BIHAR, India — In the small city of Katihar, nestled near the border of Bihar and West Bengal in northeastern India, there rages a war over trash.
On the one side there is a group of cleaners, mainly women from lower castes, dressed all in green. They have begun offering a door-to-door service, collecting the garbage people used to throw in the street.
On the other side are the municipal workers who fear the newcomers will steal their jobs. And in the middle, there are piles and piles of trash.
Katihar is like many semi-urban cities in India where the government is struggling to manage solid waste and drainage. While the private sector plugs some holes, smaller NGOs are also coming forward.
It may seem logical that the severe sanitation crisis in India would demand an all-hands-on-deck approach. Instead, the different players often bump into each other — mainly due to mismanagement of resources, bureaucratic inefficiencies, corruption and lack of infrastructure — which causes friction.
In Katihar, the cleaning women, organized by a non-governmental organization called Self-Employed Women's Association (SEWA), have collided with the local power structure.
Every morning, the cleaners stand outside each house and blow their whistles. Residents bring their trash outside, since most prefer the "untouchables" don't enter their homes.
“This job brings stability,” said Rajni Devi, a 30-year-old cleaner. “We know where the next meal is coming from and we can think about sending our children to school.”
But good news for these women is bad for the competition. The municipal cleaners resent the newcomers and are scared of losing their jobs.
Tensions between the two sides have, at times, boiled over. In one row, state cleaners allegedly roughed up the independent cleaning women and broke their dustbins.
“We did not want to hurt them, but who are they to take our jobs?” asked a municipal cleaner speaking on the condition of anonymity.
The municipal cleaners are locked in a constant battle with the government as well. Many of them receive low wages and never become “permanent” employees of the government, which means no post-retirement pension. “It isn’t easy for us to live on pittance,” said the municipal worker.
“We don’t want NGO workers here," the worker continued. "How can we get the government to meet our demands if they are a substitute to do the work?”
The SEWA cleaners say they don't pose a direct threat. “They hit us and tore our saris,” said Rajni Devi, a 30-year-old cleaner. “They never went door-to-door for garbage collection … we are not taking their jobs.”
SEWA cleaning women at a meeting in Bihar.
For the SEWA cleaning program, each household pays 30 rupees (less than $1) per month for the pickup. The women earn 2,800 Rs. ($61) a month, which works out to just about the country’s minimum wage of Rs. 100 ($2) a day.
“We wanted to show that waste collection and management can and should be inclusive … generate employment ... and also make the city clean,” said Renana Jhabvala, the head of SEWA.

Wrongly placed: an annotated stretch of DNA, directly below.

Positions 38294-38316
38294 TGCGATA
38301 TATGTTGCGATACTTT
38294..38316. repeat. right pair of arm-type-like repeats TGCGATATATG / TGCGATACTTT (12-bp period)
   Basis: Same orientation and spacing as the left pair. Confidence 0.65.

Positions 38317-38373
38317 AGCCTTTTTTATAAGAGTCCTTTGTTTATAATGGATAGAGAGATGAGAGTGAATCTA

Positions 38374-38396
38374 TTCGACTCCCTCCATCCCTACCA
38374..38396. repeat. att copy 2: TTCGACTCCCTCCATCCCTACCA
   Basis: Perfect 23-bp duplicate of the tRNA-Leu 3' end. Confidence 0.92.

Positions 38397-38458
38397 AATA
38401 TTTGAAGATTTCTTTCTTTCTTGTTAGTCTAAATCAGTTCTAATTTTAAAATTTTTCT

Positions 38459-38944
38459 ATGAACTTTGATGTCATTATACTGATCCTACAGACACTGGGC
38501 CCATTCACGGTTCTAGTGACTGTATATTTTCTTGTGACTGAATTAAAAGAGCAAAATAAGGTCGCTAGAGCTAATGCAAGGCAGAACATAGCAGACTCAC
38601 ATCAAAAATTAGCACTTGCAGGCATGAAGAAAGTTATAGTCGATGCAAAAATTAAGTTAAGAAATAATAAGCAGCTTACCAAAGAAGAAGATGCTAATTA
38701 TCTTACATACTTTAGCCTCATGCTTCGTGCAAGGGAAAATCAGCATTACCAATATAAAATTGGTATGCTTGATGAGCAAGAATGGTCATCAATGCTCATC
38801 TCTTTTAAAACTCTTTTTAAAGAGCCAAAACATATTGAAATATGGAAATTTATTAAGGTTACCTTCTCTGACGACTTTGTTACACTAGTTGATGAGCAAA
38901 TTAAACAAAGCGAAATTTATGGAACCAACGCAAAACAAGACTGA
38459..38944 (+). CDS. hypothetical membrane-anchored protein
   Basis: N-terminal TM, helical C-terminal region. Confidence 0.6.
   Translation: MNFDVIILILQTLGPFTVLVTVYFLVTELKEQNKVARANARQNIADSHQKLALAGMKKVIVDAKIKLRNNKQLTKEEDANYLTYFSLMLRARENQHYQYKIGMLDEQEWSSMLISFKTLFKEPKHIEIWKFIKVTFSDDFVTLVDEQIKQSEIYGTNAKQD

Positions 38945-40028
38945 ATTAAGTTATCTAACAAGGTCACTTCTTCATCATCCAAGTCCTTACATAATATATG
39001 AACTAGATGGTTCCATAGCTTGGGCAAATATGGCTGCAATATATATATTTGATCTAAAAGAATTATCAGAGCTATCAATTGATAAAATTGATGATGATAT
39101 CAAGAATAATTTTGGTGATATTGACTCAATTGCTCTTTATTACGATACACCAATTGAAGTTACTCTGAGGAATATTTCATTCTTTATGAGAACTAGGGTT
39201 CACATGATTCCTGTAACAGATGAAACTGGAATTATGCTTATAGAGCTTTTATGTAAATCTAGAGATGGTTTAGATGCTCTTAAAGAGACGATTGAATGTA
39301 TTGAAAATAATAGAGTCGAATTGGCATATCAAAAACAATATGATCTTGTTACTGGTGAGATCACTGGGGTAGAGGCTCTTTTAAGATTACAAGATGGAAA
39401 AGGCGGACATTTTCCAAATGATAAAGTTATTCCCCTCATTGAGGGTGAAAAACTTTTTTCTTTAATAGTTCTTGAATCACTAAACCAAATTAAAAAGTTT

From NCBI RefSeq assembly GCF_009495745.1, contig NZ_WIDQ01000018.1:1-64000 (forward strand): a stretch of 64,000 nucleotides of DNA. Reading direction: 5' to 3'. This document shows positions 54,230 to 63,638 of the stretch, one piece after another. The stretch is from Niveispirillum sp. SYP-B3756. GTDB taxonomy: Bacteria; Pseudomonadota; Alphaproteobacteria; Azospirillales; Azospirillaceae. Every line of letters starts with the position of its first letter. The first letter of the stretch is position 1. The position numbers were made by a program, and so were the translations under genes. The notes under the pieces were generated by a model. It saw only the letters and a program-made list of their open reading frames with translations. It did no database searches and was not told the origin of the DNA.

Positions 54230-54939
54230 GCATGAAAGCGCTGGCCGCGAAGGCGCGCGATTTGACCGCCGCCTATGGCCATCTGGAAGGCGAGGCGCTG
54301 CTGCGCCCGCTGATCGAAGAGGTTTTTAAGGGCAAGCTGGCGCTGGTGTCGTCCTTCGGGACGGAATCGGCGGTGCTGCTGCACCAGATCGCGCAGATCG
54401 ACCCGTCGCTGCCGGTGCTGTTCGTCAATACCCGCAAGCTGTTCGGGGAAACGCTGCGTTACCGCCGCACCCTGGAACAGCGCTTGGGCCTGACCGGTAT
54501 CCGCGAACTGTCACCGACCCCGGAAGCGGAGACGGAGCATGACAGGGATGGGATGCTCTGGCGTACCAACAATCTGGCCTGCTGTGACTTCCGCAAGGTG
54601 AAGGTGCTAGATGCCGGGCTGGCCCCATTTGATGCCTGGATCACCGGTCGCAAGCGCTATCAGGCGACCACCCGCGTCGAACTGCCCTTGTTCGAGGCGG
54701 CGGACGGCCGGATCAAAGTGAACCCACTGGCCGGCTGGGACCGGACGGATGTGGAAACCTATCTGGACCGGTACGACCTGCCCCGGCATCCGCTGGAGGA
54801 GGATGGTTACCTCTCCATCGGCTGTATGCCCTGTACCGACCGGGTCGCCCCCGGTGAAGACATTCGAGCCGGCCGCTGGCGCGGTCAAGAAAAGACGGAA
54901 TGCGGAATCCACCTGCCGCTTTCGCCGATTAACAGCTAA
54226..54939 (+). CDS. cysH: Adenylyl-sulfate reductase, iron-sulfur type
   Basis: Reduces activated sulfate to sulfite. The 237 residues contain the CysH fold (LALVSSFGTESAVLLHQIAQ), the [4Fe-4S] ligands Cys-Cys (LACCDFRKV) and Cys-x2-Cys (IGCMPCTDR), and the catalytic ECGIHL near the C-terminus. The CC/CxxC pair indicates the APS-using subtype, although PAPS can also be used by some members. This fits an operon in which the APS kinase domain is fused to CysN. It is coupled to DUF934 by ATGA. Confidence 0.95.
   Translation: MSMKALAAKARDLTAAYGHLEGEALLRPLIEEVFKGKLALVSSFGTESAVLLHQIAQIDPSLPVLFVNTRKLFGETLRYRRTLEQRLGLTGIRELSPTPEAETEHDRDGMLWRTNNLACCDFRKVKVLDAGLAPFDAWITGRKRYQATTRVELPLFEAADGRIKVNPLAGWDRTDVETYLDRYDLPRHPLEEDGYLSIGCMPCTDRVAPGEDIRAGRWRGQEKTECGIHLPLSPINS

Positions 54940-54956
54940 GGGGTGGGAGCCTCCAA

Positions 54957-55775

The goal is to make these projects sustainable so they survive after the NGO leaves. If the income becomes stable, the cleaning women will be advised to pool together some their monthly earnings and deposit it in the SEWA Cooperative Bank, which lends to self-employed women on low interest so they don’t have to borrow from a moneylender.
But increasingly, informal sanitation workers from poor communities, especially waste pickers who have been integral to the cleaning landscape, are being marginalized in plans being proposed for big cities.
“Now the solutions being proposed and implemented by cities do not take into account the concerns of these informal sector women,” said Jhabvala. “They displace the waste collectors, the poorest of the poor.”
The Indian government has privatized several sectors from telecommunication to building roads, and sanitation is now coming under the umbrella of public-private partnerships.
In Gujarat’s Ahmedabad city, for example, a group of cleaning women also organized by SEWA is losing out to private cleaning contractors engaged by the government.
In Katihar, the quarrel between the parties has led to the SEWA cleaning women leaving some of the neighborhoods completely.
“We don’t want to expand anymore until a solution can be found,” said Kavita Pathak, who oversees operations for SEWA. The group is now in negotiations with local officials to try to find some way for the various cleaning factions to coexist.
Some residents were sorry to see the SEWA cleaners go. But most don’t want to pay extra for a service that is supposedly covered by their tax money.
The SEWA cleaning women say city cleaners let the trash rot for days and during the rains people have to hike up their dresses to avoid stepping in muck.
“Nobody likes living in filth and these women were doing a job worth my money,” said a man from a locality the group has now left.